Grain and soy markets seem set to rally Friday morning

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Corn futures rose moderately Thursday despite weak results on the weekly Export Sales report, then moved upward again overnight. Wire services credited the persistent rainfall over the Corn Belt experienced recently for the rise, since the moisture has kept planters out of the fields. That may be lowering harvest prospects and causing some acreage to shift to soybeans. May corn surged 4.5 cents to $6.5575/bushel in early Friday morning trading, while December climbed 3.75 cents to $5.4775.

South American news seemingly boosted the soybean complex overnight. Bolsa of Buenos Aires indicated late Thursday afternoon that the Argentine harvest is 24% complete and stuck with its harvest forecast of 48.5 million tonnes. That is 3.0 million below the USDA figure. Brazilian officials also discussed their efforts to avoid a 1-day dockworkers strike next Thursday. This reminded traders that they still have logistical problems getting their bean crop to the international market. May soybeans advanced 8.0 cents to $14.10/bushel Thursday night, while May soyoil was unchanged at 49.77 cents/pound, and May meal rose $3.0 to $398.0/ton.

Having the USDA confirm recent talk that China had made some major purchases of U.S. wheat recently supported the various markets Thursday, as did the result of the weekly Export Sales report. But the issue coming to the fore at this time is the frost damage recently done to the winter wheat crop. If potential yields were reduced substantially, the Kansas City market could lead the wheat complex upward. May CBOT wheat futures jumped 7.0 cents to $7.0475/bushel in pre-dawn Friday trading, while May KCBT wheat gained 4.0 cents to $7.4275, and May MGE futures added 5.25 cents to $7.9475.

Cattle futures were generally weak overnight after having rallied Thursday. The most likely cause for the slippage stemmed from the afternoon wholesale report, which indicated that beef cutout values had fallen rather significantly. This probably reminded traders that they could see much more wholesale, and possibly cash, weakness during the second half of April, especially if fed cattle supplies follow their traditional pattern of increasing seasonally. June cattle dipped 0.05 cents to 120.60 cents/pound in overnight trading, while December slid 0.27 cents to 126.55. May feeder cattle futures lost 0.82 cents to 140.95 cents/pound early Friday, and August sank 0.85 cents to 147.97.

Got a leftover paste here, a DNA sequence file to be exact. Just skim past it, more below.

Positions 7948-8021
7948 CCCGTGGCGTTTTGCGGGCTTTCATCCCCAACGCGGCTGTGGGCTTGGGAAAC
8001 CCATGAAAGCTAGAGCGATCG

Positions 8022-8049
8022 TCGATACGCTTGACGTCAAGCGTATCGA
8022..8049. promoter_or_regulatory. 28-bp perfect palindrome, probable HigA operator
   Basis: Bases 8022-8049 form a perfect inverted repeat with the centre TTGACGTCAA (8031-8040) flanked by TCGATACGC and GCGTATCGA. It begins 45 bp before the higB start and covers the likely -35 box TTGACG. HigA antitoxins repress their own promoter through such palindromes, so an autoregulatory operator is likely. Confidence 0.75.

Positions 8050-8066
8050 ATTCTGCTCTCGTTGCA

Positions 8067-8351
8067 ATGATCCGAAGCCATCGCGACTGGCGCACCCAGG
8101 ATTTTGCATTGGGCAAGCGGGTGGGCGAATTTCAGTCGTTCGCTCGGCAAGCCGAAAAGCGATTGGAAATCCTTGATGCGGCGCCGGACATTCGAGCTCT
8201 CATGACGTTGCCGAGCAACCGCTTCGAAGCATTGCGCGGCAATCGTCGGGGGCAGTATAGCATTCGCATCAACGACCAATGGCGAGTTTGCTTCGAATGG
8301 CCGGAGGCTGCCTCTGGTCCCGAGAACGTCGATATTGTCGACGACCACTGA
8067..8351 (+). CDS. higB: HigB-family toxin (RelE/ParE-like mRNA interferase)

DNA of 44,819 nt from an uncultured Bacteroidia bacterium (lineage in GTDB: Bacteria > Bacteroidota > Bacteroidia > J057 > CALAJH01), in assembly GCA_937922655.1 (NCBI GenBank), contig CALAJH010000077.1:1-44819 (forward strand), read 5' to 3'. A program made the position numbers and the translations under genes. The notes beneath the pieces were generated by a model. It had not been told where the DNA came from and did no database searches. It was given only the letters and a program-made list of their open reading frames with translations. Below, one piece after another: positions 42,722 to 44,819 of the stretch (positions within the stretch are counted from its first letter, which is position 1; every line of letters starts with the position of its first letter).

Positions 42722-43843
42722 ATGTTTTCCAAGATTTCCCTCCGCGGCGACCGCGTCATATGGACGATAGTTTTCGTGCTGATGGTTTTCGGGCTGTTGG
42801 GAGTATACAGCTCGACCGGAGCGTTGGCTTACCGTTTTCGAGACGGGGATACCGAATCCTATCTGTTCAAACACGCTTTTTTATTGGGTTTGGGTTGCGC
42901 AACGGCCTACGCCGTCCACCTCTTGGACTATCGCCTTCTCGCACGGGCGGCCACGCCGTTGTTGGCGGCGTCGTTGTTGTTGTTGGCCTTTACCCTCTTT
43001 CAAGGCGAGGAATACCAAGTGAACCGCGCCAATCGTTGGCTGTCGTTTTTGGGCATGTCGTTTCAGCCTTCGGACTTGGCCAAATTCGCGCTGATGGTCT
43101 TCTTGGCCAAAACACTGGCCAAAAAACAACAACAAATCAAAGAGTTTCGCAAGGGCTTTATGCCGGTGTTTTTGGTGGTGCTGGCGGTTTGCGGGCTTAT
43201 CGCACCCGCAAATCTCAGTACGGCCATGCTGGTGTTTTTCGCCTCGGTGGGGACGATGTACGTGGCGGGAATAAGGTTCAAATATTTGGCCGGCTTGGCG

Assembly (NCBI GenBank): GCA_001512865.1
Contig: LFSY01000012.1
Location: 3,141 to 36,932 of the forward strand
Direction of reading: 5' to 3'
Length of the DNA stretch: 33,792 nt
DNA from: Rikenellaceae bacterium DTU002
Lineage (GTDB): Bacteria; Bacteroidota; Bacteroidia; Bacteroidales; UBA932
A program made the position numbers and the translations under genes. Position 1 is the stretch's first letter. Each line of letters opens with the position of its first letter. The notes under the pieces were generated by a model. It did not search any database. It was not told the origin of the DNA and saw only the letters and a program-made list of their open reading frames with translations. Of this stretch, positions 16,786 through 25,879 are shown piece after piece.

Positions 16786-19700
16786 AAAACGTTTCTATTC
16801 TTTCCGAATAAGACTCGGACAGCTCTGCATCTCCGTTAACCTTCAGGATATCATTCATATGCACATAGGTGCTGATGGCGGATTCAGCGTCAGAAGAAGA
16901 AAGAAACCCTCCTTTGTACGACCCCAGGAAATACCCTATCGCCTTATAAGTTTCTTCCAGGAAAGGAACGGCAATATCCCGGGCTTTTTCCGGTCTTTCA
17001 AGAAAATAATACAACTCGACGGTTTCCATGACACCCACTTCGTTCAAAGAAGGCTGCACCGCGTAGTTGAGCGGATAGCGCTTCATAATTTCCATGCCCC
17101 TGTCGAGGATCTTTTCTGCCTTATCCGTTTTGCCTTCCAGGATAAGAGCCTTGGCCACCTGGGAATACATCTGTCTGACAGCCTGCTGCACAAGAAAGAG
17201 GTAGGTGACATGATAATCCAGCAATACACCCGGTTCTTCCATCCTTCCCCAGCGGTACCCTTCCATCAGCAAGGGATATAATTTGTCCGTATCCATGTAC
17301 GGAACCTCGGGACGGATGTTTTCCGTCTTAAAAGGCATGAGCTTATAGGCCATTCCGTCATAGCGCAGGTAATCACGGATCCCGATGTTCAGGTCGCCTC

Having wholesale pork prices rise for the third straight day Thursday seemed to support CME lean hog futures overnight. The April contract cash-settles at noon today, which means the lightly traded May future will take over as the nearby contract at a sizeable premium to the CME lean hog index. That may tend to weigh upon futures, especially since the summer contracts are trading at even higher levels. May hog futures edged 0.10 cents lower to 87.30 cents/pound early Friday morning, while the June contract dipped 0.07 cents to 89.37.

Cotton futures proved unable to sustain rally attempts Wednesday night and Thursday morning and later turned decidedly lower. The apparent failure in a test of overhead May futures resistance around its 40-day moving average seemingly triggered the sell-off. There was little overnight news, which probably rendered the market vulnerable to sustained selling. May cotton skidded 0.16 cents to 84.50 cents/pound in early Friday morning electronic action, while December slipped 0.23 cents to 85.43.



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